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October 2002                                                SITE MAP   SEARCH
Roadkill
cast: Steve Zahn, Paul Walker, and Leelee Sobieski

director: John Dahl

93 minutes (15) 2001
20th Century Fox VHS rental
[released 21 October]

RATING: 8/10
reviewed by Emma French
Short, sharp, full of shocks and u-turns, director John Dahl maintains pace and scares throughout Roadkill. The mere threat of violence and sadism is far more effective than the gore of a typical teen slasher movie, and this often-terrifying film constantly reverses expectations.
   The set-up is very simple. Two brothers, naïve college freshman Lewis and his wayward alcoholic older brother Fuller are on a road trip to collect Lewis's true love Venna (Leelee Sobieski) from college in Colorado. They play a cruel joke over their new CB radio on a sinister disembodied trucker with the handle 'Rusty Nail', which goes terribly wrong, prompting the trucker to enact violent retribution. The cast carry the burden of the intense focus on just three characters well, but several dead-ends exist in the film, which oddly begins in the middle of a tense personal situation that has neither coherent genesis nor closure.
   Though it aids in the film's clever frustration of expectations, the romantic set-up and fraught ménage a trios is never really followed up on. The hint that Sobieski might be more interested in the older jailbait brother played by Steve Zahn also highlights the shortcomings of Paul Walker. Handsome but anodyne, he is perfectly cast as the callow and shallow younger brother, easily led and somewhat hopeless when it comes to effectively wooing the girl has lusted for from a distance throughout his first year at college. Zahn's comic muscles remain surprisingly un-flexed in comparison to his appearances in Happy, Texas and Ethan Hawke's Hamlet. Normally content to remain dowdy and barefaced, the ubiquitous Sobieski is convincingly sexed up in this picture, and the stunned and delighted reaction shots of the men are unnecessary signposting for the audience that she has considerable physical appeal.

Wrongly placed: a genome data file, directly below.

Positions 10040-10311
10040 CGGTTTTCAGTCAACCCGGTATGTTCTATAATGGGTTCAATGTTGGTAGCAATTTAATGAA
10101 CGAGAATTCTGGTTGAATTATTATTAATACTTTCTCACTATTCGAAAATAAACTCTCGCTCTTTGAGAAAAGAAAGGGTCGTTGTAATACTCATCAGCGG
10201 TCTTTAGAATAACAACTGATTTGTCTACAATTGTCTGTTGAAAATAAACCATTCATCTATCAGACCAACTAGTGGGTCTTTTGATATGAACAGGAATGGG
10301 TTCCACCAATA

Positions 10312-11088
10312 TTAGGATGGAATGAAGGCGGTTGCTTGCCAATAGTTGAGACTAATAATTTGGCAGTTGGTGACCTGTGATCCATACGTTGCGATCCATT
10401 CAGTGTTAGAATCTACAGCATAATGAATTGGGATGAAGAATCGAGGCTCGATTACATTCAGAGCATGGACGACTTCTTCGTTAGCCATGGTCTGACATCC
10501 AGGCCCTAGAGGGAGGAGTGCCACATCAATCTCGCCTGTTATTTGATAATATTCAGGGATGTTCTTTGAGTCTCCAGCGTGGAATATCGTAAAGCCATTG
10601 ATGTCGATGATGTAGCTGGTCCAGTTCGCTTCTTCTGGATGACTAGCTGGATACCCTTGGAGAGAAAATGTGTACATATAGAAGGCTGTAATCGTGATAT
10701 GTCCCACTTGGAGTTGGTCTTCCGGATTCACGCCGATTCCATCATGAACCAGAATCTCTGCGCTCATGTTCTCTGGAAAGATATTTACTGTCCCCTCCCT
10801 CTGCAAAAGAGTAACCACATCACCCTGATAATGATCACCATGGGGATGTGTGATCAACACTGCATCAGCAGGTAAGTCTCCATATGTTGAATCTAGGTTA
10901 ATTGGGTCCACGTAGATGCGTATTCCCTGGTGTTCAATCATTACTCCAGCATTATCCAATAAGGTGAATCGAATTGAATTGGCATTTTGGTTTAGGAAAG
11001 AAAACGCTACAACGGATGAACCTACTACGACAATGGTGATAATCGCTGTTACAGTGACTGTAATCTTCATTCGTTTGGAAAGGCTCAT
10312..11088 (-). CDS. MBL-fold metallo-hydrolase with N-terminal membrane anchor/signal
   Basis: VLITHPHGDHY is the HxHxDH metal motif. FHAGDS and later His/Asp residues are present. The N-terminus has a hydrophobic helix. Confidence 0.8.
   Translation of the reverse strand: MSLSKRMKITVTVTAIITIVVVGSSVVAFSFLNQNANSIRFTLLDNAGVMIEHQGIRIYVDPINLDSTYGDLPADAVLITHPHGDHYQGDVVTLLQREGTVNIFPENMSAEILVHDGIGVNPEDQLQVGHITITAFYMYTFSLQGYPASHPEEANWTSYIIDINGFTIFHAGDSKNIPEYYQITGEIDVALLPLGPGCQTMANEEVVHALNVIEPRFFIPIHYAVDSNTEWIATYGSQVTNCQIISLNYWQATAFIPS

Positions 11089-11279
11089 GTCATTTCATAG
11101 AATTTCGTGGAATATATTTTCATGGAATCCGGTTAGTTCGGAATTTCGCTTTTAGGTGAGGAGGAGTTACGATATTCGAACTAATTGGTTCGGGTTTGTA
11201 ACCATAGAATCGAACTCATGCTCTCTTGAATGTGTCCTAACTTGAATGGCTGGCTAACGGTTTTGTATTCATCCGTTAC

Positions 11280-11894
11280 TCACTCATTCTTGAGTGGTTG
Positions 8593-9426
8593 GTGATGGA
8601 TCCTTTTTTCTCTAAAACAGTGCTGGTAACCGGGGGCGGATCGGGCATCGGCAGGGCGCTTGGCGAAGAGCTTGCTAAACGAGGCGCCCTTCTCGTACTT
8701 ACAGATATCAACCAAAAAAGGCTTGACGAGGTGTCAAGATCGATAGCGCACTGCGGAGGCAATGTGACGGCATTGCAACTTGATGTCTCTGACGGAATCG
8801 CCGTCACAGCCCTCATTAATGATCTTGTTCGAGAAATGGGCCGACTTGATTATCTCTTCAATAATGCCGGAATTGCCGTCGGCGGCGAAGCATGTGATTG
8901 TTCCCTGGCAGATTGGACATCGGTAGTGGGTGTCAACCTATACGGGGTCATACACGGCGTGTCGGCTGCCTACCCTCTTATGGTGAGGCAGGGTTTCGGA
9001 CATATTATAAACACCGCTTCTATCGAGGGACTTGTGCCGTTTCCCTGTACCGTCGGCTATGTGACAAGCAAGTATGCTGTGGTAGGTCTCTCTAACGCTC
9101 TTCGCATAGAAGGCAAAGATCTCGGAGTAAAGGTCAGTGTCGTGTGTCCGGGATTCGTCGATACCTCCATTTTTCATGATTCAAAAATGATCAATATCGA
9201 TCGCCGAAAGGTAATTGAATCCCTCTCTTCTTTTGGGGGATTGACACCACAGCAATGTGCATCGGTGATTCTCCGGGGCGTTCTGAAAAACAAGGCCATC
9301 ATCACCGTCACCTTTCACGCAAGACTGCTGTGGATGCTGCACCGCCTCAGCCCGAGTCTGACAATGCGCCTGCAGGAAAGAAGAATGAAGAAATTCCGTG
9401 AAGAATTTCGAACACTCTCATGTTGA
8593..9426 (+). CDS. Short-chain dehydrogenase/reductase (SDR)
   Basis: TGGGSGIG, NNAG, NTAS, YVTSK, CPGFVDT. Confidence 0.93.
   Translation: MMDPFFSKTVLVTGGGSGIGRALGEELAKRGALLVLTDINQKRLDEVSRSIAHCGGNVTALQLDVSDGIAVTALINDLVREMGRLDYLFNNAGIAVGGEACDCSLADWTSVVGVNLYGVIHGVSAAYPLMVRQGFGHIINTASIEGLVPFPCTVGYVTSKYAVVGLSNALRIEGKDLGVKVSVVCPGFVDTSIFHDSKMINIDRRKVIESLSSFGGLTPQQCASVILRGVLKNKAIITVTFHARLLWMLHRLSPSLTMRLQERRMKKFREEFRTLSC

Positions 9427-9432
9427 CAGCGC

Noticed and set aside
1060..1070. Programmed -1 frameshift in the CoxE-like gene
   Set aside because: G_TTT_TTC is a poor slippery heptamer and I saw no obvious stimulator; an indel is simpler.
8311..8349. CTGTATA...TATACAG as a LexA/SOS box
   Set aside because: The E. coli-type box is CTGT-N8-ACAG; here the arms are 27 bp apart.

One of the best things about the movie is its failure to follow the mounting-tension-to-explosive-conclusion teleology so beloved of Hollywood shock-merchants. There are frights all the way through, and some of the best moments come near the beginning, ensuring that tension is maintained evenly throughout. Several barely watchable scenes of the pantomime he's-behind-you! variety, are exciting despite the familiarity of the device. The tease of never really showing us Rusty Nail's face is, however, somewhat diffused by various demystifying glimpses towards the end of a florid, overweight good ole boy straining with heavy bodies. The enigmatic, opaque ending has sequel written all over it, but is still an admirably low-key approach to wrapping up a horror movie.
   The film bears favourable comparison with Spielberg's brilliant first full-length feature, Duel, which also features an anonymous, terrifying truck. Scarier on the big screen, it is still suspenseful enough to grip on VHS. This slick thriller performed well at both US and UK box office, and is likely to have a long video shelf life, rising as it does far above the very many similar films of its genre.
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